Probability of Random Integer being Square-Free

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Theorem

Let $a$ be an integer chosen at random.


The probability that $a$ is square-free is given by:

$\map \Pr {\neg \exists b \in \Z: b^2 \divides a} = \dfrac 1 {\map \zeta 2} = \dfrac 6 {\pi^2}$

where $\zeta$ denotes the zeta function.


The decimal expansion of $\dfrac 1 {\map \zeta 2}$ starts:

$\dfrac 1 {\map \zeta 2} = 0 \cdotp 60792 \, 71018 \, 54026 \, 6 \ldots$

This sequence is A059956 in the On-Line Encyclopedia of Integer Sequences (N. J. A. Sloane (Ed.), 2008).


Proof

Let $a$ be an integer chosen at random.

For $a$ to be square-free, it is necessary and sufficient that for all prime numbers $p$, it is not the case that $p^2$ is a divisor of $a$.

The probability that any particular integer is divisible by $p^2$ is $\dfrac 1 {p^2}$.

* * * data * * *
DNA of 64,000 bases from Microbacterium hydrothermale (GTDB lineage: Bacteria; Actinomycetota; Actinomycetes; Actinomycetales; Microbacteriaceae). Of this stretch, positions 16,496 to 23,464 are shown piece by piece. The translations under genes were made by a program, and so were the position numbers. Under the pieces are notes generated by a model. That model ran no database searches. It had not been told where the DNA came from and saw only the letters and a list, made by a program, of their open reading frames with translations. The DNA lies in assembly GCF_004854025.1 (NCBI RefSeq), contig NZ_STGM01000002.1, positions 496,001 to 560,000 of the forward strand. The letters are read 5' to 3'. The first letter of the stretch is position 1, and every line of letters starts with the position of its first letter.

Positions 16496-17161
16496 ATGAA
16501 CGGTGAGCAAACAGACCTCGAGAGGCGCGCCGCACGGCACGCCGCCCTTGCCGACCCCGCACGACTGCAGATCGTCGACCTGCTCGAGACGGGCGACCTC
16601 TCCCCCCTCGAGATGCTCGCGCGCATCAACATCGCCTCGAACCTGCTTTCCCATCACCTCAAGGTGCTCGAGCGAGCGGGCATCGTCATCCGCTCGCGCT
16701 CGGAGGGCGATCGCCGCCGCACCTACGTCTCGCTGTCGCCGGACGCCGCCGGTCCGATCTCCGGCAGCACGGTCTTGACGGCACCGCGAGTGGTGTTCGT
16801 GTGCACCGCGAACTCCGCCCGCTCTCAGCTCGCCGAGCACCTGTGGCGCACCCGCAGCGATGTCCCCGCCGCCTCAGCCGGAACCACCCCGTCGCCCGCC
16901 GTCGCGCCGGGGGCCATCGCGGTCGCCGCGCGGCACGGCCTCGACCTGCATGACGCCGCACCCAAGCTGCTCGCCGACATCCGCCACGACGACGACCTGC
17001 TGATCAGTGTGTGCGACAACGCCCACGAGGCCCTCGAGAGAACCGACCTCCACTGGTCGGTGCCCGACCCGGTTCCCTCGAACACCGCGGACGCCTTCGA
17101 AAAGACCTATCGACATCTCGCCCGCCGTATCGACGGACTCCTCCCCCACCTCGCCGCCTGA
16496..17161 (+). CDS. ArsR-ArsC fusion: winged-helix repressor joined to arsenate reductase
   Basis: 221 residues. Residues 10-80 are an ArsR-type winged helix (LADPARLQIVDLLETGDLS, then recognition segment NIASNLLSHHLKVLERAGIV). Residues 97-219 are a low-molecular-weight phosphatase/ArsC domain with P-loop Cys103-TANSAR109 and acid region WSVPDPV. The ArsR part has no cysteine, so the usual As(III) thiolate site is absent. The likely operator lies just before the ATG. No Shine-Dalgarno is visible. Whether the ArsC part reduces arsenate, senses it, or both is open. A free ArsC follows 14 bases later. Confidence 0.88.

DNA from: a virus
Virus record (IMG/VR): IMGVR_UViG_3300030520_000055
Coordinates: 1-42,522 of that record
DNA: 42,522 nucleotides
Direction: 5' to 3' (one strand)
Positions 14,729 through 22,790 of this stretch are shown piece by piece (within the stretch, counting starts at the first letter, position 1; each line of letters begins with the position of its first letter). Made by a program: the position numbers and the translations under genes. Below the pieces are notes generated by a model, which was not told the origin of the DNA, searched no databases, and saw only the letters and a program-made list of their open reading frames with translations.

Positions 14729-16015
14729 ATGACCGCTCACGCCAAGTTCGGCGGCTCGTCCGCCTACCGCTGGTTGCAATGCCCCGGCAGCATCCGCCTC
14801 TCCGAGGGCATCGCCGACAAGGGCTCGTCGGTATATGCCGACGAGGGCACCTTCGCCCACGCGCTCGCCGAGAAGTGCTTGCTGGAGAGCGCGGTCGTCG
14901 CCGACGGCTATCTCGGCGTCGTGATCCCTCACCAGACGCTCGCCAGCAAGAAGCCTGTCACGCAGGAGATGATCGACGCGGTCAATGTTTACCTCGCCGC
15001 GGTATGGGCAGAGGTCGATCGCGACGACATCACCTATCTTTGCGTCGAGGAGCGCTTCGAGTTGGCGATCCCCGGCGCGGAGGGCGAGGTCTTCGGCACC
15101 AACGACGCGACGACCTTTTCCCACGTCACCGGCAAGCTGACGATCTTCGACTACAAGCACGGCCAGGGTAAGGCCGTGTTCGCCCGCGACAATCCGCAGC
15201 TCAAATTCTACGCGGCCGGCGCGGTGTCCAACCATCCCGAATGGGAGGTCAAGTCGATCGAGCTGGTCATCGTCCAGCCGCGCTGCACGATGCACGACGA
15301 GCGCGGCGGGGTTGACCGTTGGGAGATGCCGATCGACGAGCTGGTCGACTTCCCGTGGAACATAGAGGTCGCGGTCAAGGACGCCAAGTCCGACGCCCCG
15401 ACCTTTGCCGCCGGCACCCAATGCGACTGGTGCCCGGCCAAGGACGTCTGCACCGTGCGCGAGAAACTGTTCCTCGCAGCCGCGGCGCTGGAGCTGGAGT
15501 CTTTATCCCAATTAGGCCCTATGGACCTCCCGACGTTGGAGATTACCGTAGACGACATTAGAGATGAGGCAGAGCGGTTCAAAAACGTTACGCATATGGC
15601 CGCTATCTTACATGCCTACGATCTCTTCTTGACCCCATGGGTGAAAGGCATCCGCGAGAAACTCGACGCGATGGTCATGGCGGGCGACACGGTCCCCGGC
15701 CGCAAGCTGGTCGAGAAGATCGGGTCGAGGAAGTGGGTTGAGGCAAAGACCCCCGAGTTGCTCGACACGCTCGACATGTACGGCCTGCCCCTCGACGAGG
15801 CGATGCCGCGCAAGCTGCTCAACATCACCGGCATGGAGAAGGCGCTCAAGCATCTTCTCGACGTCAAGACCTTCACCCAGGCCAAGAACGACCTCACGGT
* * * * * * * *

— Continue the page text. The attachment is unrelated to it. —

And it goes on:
The probability that $a$ is not divisible by $p^2$ is therefore $1 - \dfrac 1 {p^2}$.


Whether or not $a$ is divisible by $p^2$ or divisible by $q^2$ for another prime number $q$ is independent of both $p$ and $q$.

Thus by the Product Rule for Probabilities, the probability that $a$ is not divisible by either $p^2$ or $q^2$ is $\paren {1 - \dfrac 1 {p^2} } \paren {1 - \dfrac 1 {q^2} }$.

This independence extends to all prime numbers.

That is, the probability that $a$ is not divisible by the square of any prime number is equal to the product of $1 - \dfrac 1 {p^2}$ over all prime numbers:

$\map \Pr {\neg \exists b \in \Z: b^2 \divides a} = \displaystyle \prod_{\text {$p$ prime} } \paren {1 - \dfrac 1 {p^2} }$

From Sum of Reciprocals of Powers as Euler Product:

$\displaystyle \map \zeta s = \prod_p \frac 1 {1 - p^{-s} }$

from which:

$\displaystyle \dfrac 1 {\map \zeta 2} = \prod_{\text {$p$ prime} } \paren {1 - \dfrac 1 {p^2} }$

where $\map \zeta 2$ is the Riemann $\zeta$ (zeta) function evaluated at $2$.

The result follows from Riemann Zeta Function of 2.

$\blacksquare$


Also see


Historical Note

According to François Le Lionnais and Jean Brette in their Les Nombres Remarquables of $1983$, this result is attributed to Ernesto Cesàro and James Joseph Sylvester in $1883$.

However, this has not been corroborated.


Sources